Political analysts blame Congress, JD(S) for Karnataka crisis
New Delhi, July 08: Political analysts are of the opinion that the Congress and Janata Dal (Secular) are responsible for the Karnataka crisis.
They say that the damage control by coalition partners in Karnataka is too late and it's unlikely to bring good news to them.
The 13-month-old Janata Dal (Secular)-Congress Government in the state is on a shaky wicket with nine Congress and three JD(S) MLAs submitting their resignation letters to the Speaker's office.
The crisis deepened on Monday with the resignation of Independent MLA and Minister H Nagesh.
To placate the rebel MLAs, 21 Minister of Congress tendered their resignations. After this, Karnataka chief minister HD Kumaraswamy tweeted, "All ministers from #JDS have submitted their resignations just like the 21 ministers from #Congress. Cabinet reshuffle will happen soon. (sic)".
Shaken senior Congress leaders like Ghulam Nabi Azad, Anand Sharma, Randeep Singh Surjewala, Ahmed Patel and Motilal Vora will discuss the Karnataka situation in a meeting at 7 p.m. in Delhi to discuss the Karnataka crisis.
Though the Congress has accused the Bharatiya Janata Party (BJP) of engineering defections of party MLAs through a 'pre-determined, well-calculated design', the political analysts say that the Karnataka crisis is the result of factionalism within the Congress and Chief Minister Kumaraswamy's unpopularity among his party MLAs.
A political analyst says that the Karnataka crisis has exposed ineffectiveness of Congress' managers.
"It's not only in Karnataka but the Congress managers have also failed in other states. Senior Congress leader Ahmed Patel comes from Gujarat where Congress MLAs continue to resign. Gujarat in-charge Rajiv Satav is not able to handle the state where the BJP has been ruling since decades. Senior Congress leader Ghulam Nabi Azad has been ineffective in Telangana and Karnataka. Suspended Karnataka Congress leader and MLA Roshan Beg is close to Azad," says the analyst.
"As far as Karnataka is concerned, no senior Congress leader like former Chief Minister Siddaramaiah pays any heed to the directions of in-charge K.C. Venugopal. In fact, Congress MLAs are not happy with the alliance with the JD(S) since the first day of formation of the government. Siddaramaiah's ambitions have further augmented the rift between the coalition partners," adds the analyst.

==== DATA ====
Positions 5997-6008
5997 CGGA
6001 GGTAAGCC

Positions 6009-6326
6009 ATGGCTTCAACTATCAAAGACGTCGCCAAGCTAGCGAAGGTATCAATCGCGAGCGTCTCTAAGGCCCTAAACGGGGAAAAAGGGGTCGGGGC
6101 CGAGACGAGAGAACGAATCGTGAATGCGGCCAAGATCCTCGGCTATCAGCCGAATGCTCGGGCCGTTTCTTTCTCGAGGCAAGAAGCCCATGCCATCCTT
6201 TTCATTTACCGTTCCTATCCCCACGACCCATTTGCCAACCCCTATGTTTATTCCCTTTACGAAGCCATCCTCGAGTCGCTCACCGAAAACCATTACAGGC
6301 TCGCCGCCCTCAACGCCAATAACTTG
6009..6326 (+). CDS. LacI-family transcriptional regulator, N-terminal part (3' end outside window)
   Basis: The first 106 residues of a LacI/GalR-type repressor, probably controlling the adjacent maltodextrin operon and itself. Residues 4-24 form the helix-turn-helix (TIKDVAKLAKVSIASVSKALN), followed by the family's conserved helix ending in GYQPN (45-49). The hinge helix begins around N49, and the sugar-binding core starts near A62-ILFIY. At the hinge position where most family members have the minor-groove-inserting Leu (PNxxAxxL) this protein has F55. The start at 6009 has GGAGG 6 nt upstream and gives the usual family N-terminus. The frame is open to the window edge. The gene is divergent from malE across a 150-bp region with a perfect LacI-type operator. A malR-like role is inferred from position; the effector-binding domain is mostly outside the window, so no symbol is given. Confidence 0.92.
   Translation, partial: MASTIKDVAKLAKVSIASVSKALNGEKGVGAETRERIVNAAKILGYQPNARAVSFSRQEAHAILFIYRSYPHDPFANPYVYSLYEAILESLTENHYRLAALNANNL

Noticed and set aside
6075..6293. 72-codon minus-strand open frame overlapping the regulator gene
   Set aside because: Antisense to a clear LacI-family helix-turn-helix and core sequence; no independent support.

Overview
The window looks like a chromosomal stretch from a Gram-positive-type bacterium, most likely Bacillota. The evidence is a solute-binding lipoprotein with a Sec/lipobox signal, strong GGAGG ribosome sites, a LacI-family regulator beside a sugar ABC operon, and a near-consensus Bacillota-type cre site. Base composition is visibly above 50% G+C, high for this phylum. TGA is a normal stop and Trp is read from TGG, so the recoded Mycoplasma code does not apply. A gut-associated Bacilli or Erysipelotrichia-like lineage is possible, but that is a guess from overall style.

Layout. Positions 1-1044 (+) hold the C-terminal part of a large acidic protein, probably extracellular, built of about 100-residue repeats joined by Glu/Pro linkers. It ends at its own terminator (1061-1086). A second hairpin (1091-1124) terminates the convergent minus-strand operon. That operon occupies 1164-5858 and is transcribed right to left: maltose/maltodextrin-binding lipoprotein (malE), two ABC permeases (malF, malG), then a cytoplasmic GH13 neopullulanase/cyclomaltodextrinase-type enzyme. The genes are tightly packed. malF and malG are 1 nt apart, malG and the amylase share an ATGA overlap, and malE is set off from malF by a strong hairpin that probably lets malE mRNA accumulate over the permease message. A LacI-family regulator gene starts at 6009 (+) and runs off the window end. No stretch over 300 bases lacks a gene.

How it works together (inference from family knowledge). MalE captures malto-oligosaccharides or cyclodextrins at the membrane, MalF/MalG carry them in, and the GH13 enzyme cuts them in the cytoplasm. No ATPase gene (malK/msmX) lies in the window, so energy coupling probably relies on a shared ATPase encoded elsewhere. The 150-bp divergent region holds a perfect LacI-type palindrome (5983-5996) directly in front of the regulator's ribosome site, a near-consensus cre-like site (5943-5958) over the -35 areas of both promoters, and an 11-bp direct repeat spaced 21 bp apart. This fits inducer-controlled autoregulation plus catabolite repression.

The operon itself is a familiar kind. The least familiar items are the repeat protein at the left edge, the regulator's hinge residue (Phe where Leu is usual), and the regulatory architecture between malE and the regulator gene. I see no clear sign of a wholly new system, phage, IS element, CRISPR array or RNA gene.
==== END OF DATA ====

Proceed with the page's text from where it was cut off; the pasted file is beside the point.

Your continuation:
He further says that the damage control exercise by Congress and JD(S) is too late is unlikely to bring good news to them.
"As far as Congress is concerned, faction-ridden state Congress became more vulnerable after the resignation of AICC president Rahul Gandhi. Rebel Congress MLAs are unlikely to change their stand first because of their differences with state Congress leadership, and secondly because of leadership crisis at the national level," adds the analyst.
He says that the scenario in JD(S) is also not better than the Congress.
"Chief Minister Kumaraswamy is highly unpopular among both JD(S) and Congress MLAs. He is no longer popular even among his party workers and the public. The JD(S) MLAs who have resigned blamed Kumaraswamy's indifferent attitude for their revolt," says the analyst.
Many JD(S) leaders are upset over the highhandedness of the Gowda family. Instead of keeping his house in order, former Prime Minister HD Deve Gowda has blamed Siddaramaiah for the current crisis after some Congress MLAs demanded that he be made the next chief minister.
The analyst says that time is ripe for the BJP to achieve its target of forming government in the state.
"When rebels would assess pros and cons of BJP, Congress, and JD(S) then the BJP would emerge as their first choice. For, BJP is ruling country with a mammoth majority, has strong leadership at national as well as state level. Congress and JD(S) are like sinking ships and nobody likes to travel in a sinking ship," says the analyst.
It's notable that the BJP has so far made at least six unsuccessful attempts on the Karnataka government in the last one year, but it seems that it would succeed.